When Edith went to her own room she wrote a note. It was addressed to George Wentworth in the City, but above that address was the name John Kenyon. She said:
'DEAR MR. KENYON,
'I was certain at the time you spoke that my cousin was not so much at fault in forgetting his conversation as you thought. We had a talk to night about the mine, and when he calls upon you tomorrow, as he intends to do, I want you to know that I said nothing whatever to him of what you told me. He mentioned the subject first. I wanted you to know this because you might feel embarrassed when you met him by thinking I had sent him to you. That is not at all the case. He goes to you of his own accord, and I am sure you will find his assistance in forming a company very valuable. I am glad to think you will be partners.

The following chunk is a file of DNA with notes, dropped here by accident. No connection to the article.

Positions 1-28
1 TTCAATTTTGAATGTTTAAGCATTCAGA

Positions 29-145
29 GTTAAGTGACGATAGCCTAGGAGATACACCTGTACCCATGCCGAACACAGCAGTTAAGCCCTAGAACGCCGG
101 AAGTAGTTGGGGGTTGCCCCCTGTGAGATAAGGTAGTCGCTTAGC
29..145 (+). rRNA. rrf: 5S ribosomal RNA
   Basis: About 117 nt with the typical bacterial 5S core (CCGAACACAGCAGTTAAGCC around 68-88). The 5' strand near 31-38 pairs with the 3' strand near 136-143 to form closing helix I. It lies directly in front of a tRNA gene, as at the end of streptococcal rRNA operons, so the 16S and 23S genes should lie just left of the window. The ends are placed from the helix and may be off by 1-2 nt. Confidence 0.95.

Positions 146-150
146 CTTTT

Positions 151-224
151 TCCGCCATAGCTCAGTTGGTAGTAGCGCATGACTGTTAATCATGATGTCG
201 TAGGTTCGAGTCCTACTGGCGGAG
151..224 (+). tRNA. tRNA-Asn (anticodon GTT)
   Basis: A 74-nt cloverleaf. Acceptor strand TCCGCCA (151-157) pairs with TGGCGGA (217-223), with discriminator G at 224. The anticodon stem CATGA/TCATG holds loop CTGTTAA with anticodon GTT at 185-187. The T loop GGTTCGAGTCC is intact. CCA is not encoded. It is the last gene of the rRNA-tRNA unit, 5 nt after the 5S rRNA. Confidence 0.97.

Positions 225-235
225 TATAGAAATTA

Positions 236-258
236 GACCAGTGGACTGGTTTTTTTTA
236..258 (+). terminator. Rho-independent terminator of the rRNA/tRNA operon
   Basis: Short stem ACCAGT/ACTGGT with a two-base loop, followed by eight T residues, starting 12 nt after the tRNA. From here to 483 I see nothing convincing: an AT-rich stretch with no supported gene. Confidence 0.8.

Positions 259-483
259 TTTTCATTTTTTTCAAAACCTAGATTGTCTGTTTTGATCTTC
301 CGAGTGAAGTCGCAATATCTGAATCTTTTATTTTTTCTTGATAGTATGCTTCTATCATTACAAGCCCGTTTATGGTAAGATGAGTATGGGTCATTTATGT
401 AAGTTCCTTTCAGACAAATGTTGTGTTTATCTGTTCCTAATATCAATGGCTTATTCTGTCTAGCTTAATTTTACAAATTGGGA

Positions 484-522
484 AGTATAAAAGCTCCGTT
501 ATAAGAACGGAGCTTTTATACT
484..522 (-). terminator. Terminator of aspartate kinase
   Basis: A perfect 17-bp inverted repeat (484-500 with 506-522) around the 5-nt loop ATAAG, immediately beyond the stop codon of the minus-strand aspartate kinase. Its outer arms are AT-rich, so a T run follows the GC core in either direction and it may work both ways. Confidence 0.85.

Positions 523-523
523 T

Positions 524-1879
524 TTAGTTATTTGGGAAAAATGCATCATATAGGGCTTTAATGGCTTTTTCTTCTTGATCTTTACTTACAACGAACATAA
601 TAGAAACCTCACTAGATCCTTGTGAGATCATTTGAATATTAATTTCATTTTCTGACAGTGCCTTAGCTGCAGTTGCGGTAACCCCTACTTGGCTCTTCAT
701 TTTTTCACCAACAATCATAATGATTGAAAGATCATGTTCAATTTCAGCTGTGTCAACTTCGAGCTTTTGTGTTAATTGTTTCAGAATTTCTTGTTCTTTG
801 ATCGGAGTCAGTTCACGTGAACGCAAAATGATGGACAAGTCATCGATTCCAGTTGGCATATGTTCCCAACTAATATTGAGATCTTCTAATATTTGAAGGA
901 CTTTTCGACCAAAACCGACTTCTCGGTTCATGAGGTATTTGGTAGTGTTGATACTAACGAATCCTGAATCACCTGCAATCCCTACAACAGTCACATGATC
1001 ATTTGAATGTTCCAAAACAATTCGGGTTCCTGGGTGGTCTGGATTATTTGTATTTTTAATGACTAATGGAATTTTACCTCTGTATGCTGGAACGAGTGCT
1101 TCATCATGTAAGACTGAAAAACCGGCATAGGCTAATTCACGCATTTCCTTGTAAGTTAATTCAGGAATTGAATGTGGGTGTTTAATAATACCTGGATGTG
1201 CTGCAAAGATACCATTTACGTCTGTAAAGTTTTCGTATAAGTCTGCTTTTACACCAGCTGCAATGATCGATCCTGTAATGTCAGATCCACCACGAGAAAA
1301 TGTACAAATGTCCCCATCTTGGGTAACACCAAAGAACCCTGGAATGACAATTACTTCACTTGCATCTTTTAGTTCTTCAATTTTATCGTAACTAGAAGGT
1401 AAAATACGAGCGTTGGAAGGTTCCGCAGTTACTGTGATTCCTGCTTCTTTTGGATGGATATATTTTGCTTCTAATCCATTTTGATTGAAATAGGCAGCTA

'Yours very truly,
She gave this letter to her maid to post, and young Longworth met the maid in the hall with the letter in her hand. He somehow suspected, after the foregoing conversation, to whom the letter was addressed.
'Where are you going with that?'
'To the post, sir.'
'I am going out; to save you the trouble I will take it.'
After passing the corner, he looked at the address on the envelope; then he swore to himself a little. If he had been a villain in a play he would have opened the letter; but he did not. He merely dropped it into the first pillar-box he came to, and in due time it reached John Kenyon.